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Covid insomnia: what is it and how to deal with it

Covid insomnia is one of the most common symptoms of the virus. Thankfully there are ways to cope with the symptoms.

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Heights
September 15, 2022
4 min read

Have you found yourself struggling to fall asleep lately? We all know that feeling. You're lying there in bed, and the minutes are ticking by. As the clock hits midnight, you wonder why it's taking so long. Well, the culprit could be Covid insomnia.

Insomnia is a lack of sleep that can be caused by many different factors—COVID-19 being one of them. You are not alone if you suffer from insomnia, it affects millions of people across the globe. The good news is that there are many treatments available.

Article breakdown

What is Covid insomnia?

Sleep disturbances are a common symptom of COVID-19, and insomnia is one of the most common symptoms. The Centers for Disease Control and Prevention (CDC) estimates that more than one in every three people with COVID-19 develop insomnia, making it one of the most common symptoms of this virus.

Is it normal to have insomnia after having COVID-19?

After having COVID-19, it's normal to have trouble sleeping while your brain is going through its recovery process. Many people experience both physical and mental symptoms such as headaches, nausea, fatigue and depression—all of which can make getting to sleep difficult.

How long does post Covid insomnia last?

Studies show that people can have post Covid insomnia for between three weeks and six months. The length of time depends on how severe your case was or if there are any other underlying medical conditions present (eg heart disease).

For most people who have suffered from this illness for only a short period of time (five days or less), insomnia can occur for about one month after initial infection with COVID-19. Those who have been exposed longer than five days may experience longer episodes lasting up to several months before returning back into normal circadian rhythms again.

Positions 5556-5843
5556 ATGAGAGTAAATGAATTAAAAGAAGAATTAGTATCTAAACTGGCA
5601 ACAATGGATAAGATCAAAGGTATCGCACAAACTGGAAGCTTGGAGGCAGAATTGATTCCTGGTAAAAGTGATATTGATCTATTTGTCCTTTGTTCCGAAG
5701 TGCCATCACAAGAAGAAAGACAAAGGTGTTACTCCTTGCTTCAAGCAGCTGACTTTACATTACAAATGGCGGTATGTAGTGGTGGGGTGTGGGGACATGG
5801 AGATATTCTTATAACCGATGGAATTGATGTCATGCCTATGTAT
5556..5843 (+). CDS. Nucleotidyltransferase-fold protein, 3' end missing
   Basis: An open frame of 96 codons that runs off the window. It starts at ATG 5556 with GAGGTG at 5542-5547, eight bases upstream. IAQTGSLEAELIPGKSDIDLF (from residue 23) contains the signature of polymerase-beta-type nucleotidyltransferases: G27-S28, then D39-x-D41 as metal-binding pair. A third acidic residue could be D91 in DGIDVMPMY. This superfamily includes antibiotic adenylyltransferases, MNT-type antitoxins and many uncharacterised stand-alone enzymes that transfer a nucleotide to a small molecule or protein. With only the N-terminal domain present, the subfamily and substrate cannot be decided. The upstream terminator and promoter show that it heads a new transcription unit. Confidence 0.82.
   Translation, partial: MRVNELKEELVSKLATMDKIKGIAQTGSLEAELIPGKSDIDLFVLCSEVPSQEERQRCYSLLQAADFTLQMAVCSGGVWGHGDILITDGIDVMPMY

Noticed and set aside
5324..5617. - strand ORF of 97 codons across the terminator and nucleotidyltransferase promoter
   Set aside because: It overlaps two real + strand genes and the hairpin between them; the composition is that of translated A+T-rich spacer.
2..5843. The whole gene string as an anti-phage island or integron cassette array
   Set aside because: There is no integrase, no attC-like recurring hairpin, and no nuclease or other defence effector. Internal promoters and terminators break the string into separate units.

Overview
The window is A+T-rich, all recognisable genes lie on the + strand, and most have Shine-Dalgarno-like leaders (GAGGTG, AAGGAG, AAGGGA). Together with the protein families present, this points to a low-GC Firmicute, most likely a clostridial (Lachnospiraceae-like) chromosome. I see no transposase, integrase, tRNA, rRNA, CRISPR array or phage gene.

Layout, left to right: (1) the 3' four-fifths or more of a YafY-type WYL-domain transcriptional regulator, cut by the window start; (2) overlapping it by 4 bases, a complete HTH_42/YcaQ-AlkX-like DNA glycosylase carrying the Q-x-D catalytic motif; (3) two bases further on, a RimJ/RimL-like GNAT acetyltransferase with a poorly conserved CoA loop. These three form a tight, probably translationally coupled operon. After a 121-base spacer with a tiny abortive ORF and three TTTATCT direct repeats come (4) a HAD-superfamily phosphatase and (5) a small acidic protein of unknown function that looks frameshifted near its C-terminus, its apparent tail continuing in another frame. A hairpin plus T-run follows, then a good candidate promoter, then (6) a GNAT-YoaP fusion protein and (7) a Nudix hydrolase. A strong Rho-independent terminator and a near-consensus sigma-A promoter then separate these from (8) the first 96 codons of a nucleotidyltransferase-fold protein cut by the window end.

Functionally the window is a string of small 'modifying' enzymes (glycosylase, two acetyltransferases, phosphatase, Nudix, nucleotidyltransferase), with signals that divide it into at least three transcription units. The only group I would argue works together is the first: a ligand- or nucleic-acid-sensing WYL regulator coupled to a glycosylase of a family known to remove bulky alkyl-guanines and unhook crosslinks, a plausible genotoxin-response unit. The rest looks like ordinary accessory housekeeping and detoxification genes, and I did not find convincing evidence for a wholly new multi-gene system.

Can stress from the COVID-19 pandemic cause insomnia?

For the most part, insomnia is a natural response to stress. When you're dealing with something stressful, your brain and body react in different ways: adrenaline floods your system and dopamine (a chemical that helps control how we feel) takes over. As a result, it's actually hard for you to fall asleep or stay asleep.

The COVID-19 pandemic is most definitely a stressful event. So if you're stressed out because of the virus, then there's no doubt that it will interfere with your sleep. If you're struggling with insomnia right now, don't worry; there are plenty of things you can do to get better sleep.

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What are the uncommon symptoms of COVID-19? Can COVID-19 affect the brain?

In addition to the common symptoms of COVID-19 that may be impacting your sleep, some people may experience:

  • Feeling of being overwhelmed

  • Feeling of being spaced out

  • Trouble thinking clearly

  • Trouble concentrating

  • Difficulty learning new things

These types of stressors can affect our brains in many ways, including making it harder to get enough sleep at night. Know that if these symptoms sound familiar—you're not alone. They are experienced by many who have been diagnosed with COVID-19. These issues can be caused by the virus itself or as a result of other health problems related to COVID-19.

How to beat Covid insomnia

The good news is that Covid insomnia can be treated—but it's important to take a holistic approach to sleep hygiene. That means looking for differences in your lifestyle that might be affecting either condition. To combat Covid insomnia, consider the following:

  • For starters, you can try to get outside more often. Studies have shown that getting exposed to nature helps alleviate stress and anxiety—and that's exactly what COVID-19 causes in most people.

  • Try not to consume alcohol or caffeine before bedtime because both of these things will make it harder for you to get comfortable enough to fall asleep quickly without disrupting your circadian rhythm (the cycle our bodies follow throughout the day). Try taking melatonin instead if you need help falling asleep faster (more on

    supplementing melatonin for sleep

    here.)

  • You might also consider breathing exercises which have been shown to help people fall asleep faster than usual, or taking a lovely hot bath before bedtime.

Conclusion

If you are suffering from Covid insomnia, hopefully this article has given you some new insights into how to manage it. Our Smart Supplement contains 20 high-impact vitamins and minerals that target symptoms such as low energy, poor sleep, brain fog, and stress—making it the ideal supplement to support symptoms of Covid insomnia.

If you find that your sleep problems persist after trying out these tips, consider consulting your GP who can help you find the right course of treatment for you.

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